After years of bloody warfare, Syria has become a “Shi’a colony of Iran,” a Syrian professor who lives in Germany told an Israeli conference in recent days.

Addressing the Begin-Sadat Center for Strategic Studies at Bar-Ilan University, Bassam Tibi, professor emeritus of international relations at Georg-August University of Gottingen, said: “They have killed our clans. They have killed our family. The Alawites of the Assad regime have killed our Sunni identity of Damascus.”

Tibi, a secular Sunni scholar born in Damascus, said the Syrian conflict has been transformed into a sectarian-religious war, adding that this core fact has been missed by many Western observers.

Since the U.S. invasion of Iraq in 2003, Iran has been filling the vacuum “created by the removal of [former Iraqi leader] Saddam Hussein. Ever since, Iran has been expanding its power,” explained Tibi.

“Today, there are two blocs in the Middle East: the Sunni and Shi’a blocs. The strongest bloc, even though Shi’as are the minority, is the Shi’a bloc. The Saudis are unable to meet the Iranian challenge. Iran now controls Iraq, Lebanon and Syria,” he warned.

‘Sunni eyes are opening’

Daniel S. Mariaschin, executive vice president and CEO of the B’nai B’rith, who had recently met with Persian Gulf leaders in the United Arab Emirates, said at the conference that due to the Iranian threat, Sunni Arab leaders no longer fear Israel and are potential allies to stop Iran.

“Sunni eyes are opening to the fact that Israel poses no threat, but that Shi’a Iran . . . aspires to dominate far beyond its borders,” stated Mariaschin. He added that significant potential exists for Sunni states to cooperate with Israel on shared concerns.

Despite this positive development, Tibi forewarned that Saudi Arabia, which today is considered to be the leader of the Sunni Arab world, lacked a policy to effectively push back Iran. “Saudi Arabia is not likely to win. But one should support them against the Iranians,” he argued.

Professor Hillel Frisch, a Middle East expert who is a member of BESA, said the term “Arab-Israeli conflict” is no longer relevant to describe the region. “It’s basically an Israeli-Iranian conflict or an Israeli-Palestinian conflict. The only Arabs that are confronting Israel today are proxies of Iran.”

While non-Arab regional powers—Israel, Iran and Turkey—are on the rise, the Arab states are in dramatic decline, he added. “Of course, this was aided by the Americans when they destroyed the Sunni state of Iraq, which was replaced by a Shi’a state,” said Frisch.

The Shi’a corridor: Tehran to Beirut

According to Tibi, Iran works with state and non-state actors to take over the region, saying the governments of Syria, Iraq and Lebanon were all under Tehran’s control, while non-state armed groups such as Lebanon’s Hezbollah, the Houthis in Yemen and the Shi’a militias of Iraq are also members of Tehran’s radical alliance.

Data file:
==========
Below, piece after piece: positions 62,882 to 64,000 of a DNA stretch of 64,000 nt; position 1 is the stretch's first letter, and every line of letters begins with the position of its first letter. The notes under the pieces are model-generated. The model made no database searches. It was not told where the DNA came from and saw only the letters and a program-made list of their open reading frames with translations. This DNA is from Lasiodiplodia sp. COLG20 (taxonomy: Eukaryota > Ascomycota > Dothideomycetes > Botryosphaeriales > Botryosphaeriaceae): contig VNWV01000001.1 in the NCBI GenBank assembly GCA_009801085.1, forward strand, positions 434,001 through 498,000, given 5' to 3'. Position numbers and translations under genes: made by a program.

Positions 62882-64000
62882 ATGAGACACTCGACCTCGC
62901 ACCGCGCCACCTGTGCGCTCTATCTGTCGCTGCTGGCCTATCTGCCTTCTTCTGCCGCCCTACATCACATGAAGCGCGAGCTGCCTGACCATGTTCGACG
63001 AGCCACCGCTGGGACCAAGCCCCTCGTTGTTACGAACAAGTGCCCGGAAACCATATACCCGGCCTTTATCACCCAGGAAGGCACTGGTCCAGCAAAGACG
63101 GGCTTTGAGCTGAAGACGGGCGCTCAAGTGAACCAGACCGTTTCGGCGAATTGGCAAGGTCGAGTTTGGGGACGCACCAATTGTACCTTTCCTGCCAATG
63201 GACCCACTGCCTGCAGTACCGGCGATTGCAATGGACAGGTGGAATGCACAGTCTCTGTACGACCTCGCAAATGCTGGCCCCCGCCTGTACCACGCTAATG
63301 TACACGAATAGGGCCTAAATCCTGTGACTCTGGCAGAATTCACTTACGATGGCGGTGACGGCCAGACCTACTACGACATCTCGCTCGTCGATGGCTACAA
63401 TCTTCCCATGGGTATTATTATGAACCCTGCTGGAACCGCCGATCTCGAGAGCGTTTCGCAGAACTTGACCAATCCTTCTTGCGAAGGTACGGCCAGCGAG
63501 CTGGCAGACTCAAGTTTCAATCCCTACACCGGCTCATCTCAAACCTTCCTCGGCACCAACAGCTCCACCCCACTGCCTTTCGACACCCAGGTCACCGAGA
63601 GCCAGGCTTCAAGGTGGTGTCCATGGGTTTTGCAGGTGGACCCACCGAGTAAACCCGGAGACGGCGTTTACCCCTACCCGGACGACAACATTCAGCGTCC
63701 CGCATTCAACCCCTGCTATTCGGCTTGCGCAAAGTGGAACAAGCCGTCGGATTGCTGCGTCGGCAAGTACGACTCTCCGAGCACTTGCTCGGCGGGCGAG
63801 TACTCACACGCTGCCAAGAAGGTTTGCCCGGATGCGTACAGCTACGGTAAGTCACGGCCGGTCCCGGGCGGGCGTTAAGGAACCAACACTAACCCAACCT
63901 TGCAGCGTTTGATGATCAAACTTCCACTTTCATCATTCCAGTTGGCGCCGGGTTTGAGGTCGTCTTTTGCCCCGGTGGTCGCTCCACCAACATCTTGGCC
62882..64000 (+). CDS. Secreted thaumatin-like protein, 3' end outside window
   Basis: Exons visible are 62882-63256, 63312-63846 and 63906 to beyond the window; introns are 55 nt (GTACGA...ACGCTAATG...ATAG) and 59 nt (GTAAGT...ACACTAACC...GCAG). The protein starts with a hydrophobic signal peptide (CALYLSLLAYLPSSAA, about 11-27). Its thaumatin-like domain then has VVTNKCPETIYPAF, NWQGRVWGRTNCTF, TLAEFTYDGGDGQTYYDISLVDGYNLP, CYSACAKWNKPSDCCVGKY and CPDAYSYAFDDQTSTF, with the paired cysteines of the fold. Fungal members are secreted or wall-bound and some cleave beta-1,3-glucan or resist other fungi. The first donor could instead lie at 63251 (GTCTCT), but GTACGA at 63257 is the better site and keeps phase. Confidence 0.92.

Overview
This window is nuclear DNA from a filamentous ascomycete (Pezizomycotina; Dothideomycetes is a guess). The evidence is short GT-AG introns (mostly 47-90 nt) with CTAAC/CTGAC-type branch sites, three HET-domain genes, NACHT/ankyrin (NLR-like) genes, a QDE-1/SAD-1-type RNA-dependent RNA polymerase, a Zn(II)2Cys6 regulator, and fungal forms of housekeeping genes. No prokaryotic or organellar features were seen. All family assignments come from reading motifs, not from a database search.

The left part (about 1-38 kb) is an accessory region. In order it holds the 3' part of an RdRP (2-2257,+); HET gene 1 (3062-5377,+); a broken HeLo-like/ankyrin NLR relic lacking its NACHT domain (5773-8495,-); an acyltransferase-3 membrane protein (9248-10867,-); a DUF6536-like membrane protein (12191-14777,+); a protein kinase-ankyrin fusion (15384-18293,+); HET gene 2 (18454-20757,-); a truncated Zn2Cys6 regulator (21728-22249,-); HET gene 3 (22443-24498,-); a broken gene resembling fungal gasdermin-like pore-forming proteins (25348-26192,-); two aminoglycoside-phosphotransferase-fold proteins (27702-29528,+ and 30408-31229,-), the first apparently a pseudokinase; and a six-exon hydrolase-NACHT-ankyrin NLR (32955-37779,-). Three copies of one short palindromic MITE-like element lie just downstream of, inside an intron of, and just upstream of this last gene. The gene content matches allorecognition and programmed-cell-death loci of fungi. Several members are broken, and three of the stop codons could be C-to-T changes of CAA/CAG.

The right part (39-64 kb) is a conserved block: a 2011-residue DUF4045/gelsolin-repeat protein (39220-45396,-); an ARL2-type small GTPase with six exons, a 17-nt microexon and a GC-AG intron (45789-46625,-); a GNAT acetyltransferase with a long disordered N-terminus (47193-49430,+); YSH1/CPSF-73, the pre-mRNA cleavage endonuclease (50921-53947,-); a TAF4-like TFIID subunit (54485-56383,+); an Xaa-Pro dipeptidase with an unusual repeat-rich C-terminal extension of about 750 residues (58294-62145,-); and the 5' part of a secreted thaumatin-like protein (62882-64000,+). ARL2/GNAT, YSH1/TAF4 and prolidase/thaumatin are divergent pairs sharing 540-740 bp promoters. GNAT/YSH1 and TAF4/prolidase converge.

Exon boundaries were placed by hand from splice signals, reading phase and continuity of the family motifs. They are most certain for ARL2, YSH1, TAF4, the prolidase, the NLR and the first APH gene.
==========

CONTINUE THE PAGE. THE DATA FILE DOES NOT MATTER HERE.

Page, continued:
“There is an axis of power coming from Iran to the Mediterranean, and from Iran to central Asia, and from Iran to the Red Sea,” said Tibi. “All of the people who talk about the conflict in Syria do not acknowledge Iranian power. They do not acknowledge that the nature . . . of the conflict is between Sunnis and Alawites [who are seen as an offshoot of Shi’a Islam].”

Professor Benjamin Miller, an expert on international relations from the political-science school at the University of Haifa, also told the conference that Tehran has gained significantly by constructing “a corridor from Iran to the Mediterranean.”

He added that introducing democracy to Iraq has “made Iran a key broker” in that country, which has a Shi’a majority of 60 percent.

In Syria, the Alawites, “who are kind of offshoots of Shi’as, are threatened by the 70 percent Sunni majority,” he explained. “Iran is their natural protector and ally. This led to the corridor’s formation.”

The common threat posed by Iran to Israel and Sunni Arab states has “helped to transform relations” between them, maintained Miller.

Meanwhile, the Russian-Iranian alliance—formed to assist the Syrian regime of Bashar Assad and rescue it from collapse—is narrowly built on shared interests, but with no shared identity. Miller believes it’s most likely going to end.

The failure of the West

In his address to the conference, Frisch also expressed concern over America’s withdrawal from the region, calling it “the major threat that connects between Trump and Obama. From that point of view, they’re equal in seeking to withdraw from the role as the world’s policeman.”

Frisch described Iran as “truly a radical imperial state. The best proof of that is that it’s the only state in the Middle East . . . that projects power above 1,000 kilometers from its border,” using it to attack Israel, which harbors no ill will towards Iran.

Iran “keeps teaching us, together with Hezbollah, that they won’t do business with us,” he added.

Tibi agreed with Frish’s assessment, saying the West is failing to meet the Iranian challenge, while also leveling heavy criticism of the 2015 nuclear deal between the world powers and Iran, under which “inspectors can’t enter military sites. … This must be fixed.”

“Iran continues to be successful,” he said.

Looking ahead at the future, Tibi shared a bleak picture, saying, “Syria, my home country is bleeding . . . there is a term to describe this conflict, which cannot be solved. The diagnosis for the Syrian conflict is: intractable. In the next five years, there will be no solution. Sunnis and Alawites—and the protectors of the Alawites, the Iranians—cannot live together.”